"honing" - mikeweathers
My Haynes manual recommends "honing" the cylinder bores before fitting new piston rings. What does this achieve?
By eye, the bores look perfect, there is no ridge at the top,
no scores or other visible damge. The pistons do feel tight in the bore I must say but I put this down to the new rings.
Honing = dismantling again, so, is it worth it?
"honing" - bell boy
yes you must hone or the rings wont bed in but sit on the glaze of the wall.........sorry
"honing" - Roly93
yes you must hone or the rings wont bed in but
sit on the glaze of the wall.........sorry

>>
You must have clicked on the return button a second faster than me !
"honing" - Roly93
Yes it probably is worth dismantling. Honing allows fast bed-in of new rings to an old bore which is probably fairly glazed. If you dont hone, ie rough-up the bore surface, you suffer extended ring bed-in and possibly slightly inferior compression/higher oil consumption for the rest of the engines life. The bore may look perfect to you but it probably doesnt look perfect to your new rings.
"honing" - mjm
Honeing is a form of grinding. If you have it done be aware that some machine shops will not take responsibility for cleaning the swarf away. In effect this is a grinding paste. Take time to ensure that the bores, oilways, bearing seating faces, coolant passages etc are ALL perfectly clean before any new parts go anywhere near the block.
"honing" - Civic8
Also, if the honing is incorrectly done, it will increase oil consumption, I forget reason why?
--
Steve
"honing" - bell boy
Just hone it mate,you can hire them for a £5 or i think machine mart do one for nearly nowt
"honing" - Cyd
very easy to answer:

get the bores honed. BEFORE you run it - if you've already run it, you've already ruined it.
"honing" - martint123
Even Halfords sell them.
Why go to the extent of changing rings and rebuilding the engine and then reading the manual?
"honing" - Chris A
Also I'd strongly recommend using proper 'running in' oil after renewing the rings- and honing the bores. Modern oils are just too good in this situation and don't necessarily allow the rings to bed in. This is based on personal experience with my MGB GT V8. I changed the pistons & rings but didn't hone & refilled with my usual oil. Result- consumed 1 litre of oil per 1000 miles and blew out oil & pinked under acceleration. So I stripped it down again, honed it myself using a cheap car accessory shop honing tool, and ran it with running in oil for 500 miles or so. Result- 50,000 miles later it still doesn't use a drop of oil between services.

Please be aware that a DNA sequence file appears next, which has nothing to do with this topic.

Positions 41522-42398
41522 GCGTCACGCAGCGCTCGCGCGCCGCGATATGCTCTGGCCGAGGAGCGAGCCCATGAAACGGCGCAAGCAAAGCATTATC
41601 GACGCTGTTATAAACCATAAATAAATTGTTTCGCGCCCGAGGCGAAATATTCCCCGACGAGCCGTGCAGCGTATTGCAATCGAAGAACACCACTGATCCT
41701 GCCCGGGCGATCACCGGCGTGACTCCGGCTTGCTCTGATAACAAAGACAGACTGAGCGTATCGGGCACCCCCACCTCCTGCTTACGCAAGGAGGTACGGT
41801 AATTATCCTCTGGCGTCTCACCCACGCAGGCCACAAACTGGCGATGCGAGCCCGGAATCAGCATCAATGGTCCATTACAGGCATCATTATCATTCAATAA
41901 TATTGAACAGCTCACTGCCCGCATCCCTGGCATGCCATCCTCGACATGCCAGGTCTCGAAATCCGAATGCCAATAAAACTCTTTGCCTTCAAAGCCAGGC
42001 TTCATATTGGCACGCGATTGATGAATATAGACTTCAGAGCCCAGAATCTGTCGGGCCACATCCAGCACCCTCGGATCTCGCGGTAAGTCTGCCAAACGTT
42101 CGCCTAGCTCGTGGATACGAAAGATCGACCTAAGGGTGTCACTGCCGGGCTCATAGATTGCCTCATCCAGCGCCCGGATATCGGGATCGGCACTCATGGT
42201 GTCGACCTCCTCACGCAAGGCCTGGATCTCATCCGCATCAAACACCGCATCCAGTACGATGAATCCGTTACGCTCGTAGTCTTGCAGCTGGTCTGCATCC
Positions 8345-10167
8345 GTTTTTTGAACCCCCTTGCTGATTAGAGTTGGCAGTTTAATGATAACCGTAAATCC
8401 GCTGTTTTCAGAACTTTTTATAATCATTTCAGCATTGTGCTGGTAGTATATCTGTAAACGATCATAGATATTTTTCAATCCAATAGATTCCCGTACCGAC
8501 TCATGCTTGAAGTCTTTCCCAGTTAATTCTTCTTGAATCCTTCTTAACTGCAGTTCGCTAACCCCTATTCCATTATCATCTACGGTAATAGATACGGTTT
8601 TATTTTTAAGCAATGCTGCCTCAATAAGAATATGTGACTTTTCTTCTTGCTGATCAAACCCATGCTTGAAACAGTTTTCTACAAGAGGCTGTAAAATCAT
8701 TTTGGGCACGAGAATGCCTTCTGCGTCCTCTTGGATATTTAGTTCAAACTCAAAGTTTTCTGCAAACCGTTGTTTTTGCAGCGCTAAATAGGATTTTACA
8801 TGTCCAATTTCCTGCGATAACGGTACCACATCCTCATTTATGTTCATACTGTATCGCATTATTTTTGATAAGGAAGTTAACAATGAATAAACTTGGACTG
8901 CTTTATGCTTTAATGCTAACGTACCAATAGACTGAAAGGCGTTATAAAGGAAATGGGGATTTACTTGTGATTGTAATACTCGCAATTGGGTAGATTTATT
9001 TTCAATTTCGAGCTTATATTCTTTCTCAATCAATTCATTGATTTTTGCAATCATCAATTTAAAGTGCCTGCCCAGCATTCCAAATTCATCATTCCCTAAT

"honing" - none
Although I'm a mechanic I haven't rebuilt an engine for many years, it just isn't cost effective these days.
Honing, or glaze busting as it used to be known, is an essential operation when renewing pistons and rings.
The basic glaze buster is just a bore sized flap wheel. Back in the 70's and 80's Leyland A and B series engines used to suffer from glazed bores due to light service running, resulting in oil burning and loss of compression especially when hot. The quick and cheap answer was to remove the head and glaze bust as much of the bore as was possible - it used to work as well.
Again, going back a few years, diesel engine manufacturers used to recommend a period of hard loaded running prior to shutdown to prevent the glazing caused by light loading hot running. A bit at odds with the current recommendation of allowing turbo engines to idle for a few minutes after a hard run.
"honing" - Cliff Pope
Exactly. I had been going to suggest merely winding each piston to the bottom of its bore and then giving a whirr with a flap wheel in the old black & decker. But someone would have asked about the dust.
How valuable is this car? Is it a treasured classic where taking the pistons out again in order to do a perfect job is of no consequence, or just an oil-burning old banger that you want to get back on the road at minimal cost and effort?
"honing" - Peter D
OK the pistons are in the the big end are on. The bores have not been rebored so the bores will not be round any more but slightly oval in the direction of the crankshaft throw. This is not ideal for new rings at all and the use of a honing tool would have been of great advantage to even things up a bit without going plus sized pistons and rings. This excludes a honing tool as it may leave unhoned areas but I would give it a try. Use grease to fill the gap when the pistons ( 2) are at bottom dead centre then hone the bore moving the tool from top to bottom at a rugular rate to produce a diagonal overlapping pattern at about 15 degrees and the surfave is matt. If the pattern is contiguous then all is well. Now move the piston up 1cm and back down and coolect the debris. back down, back up and clean again. Clean well and repeat for the other two pistons.If you do not have a honing tool to try just use 1000 grit wet and dry paper and matt the bores in a similiar pattern clean thoughly and complete your build. The bit that does not get honned at the bottom of the stroke. is under no real pressure as these is no compression at that point and the piston is moving relatively slowly. If it where me I would not be putting new rings and pistons into a used a bore unless measurement and honing put it within spec for diameter and ovality. Having said that I have seen several engines at 70K plus with very near perfect bore dimensions particulary VW Polos and Volvo's. The choice is yours but do not run new rings on glazed bores or you will melt the ends of the compression and oil control rings. Regards Peter

 

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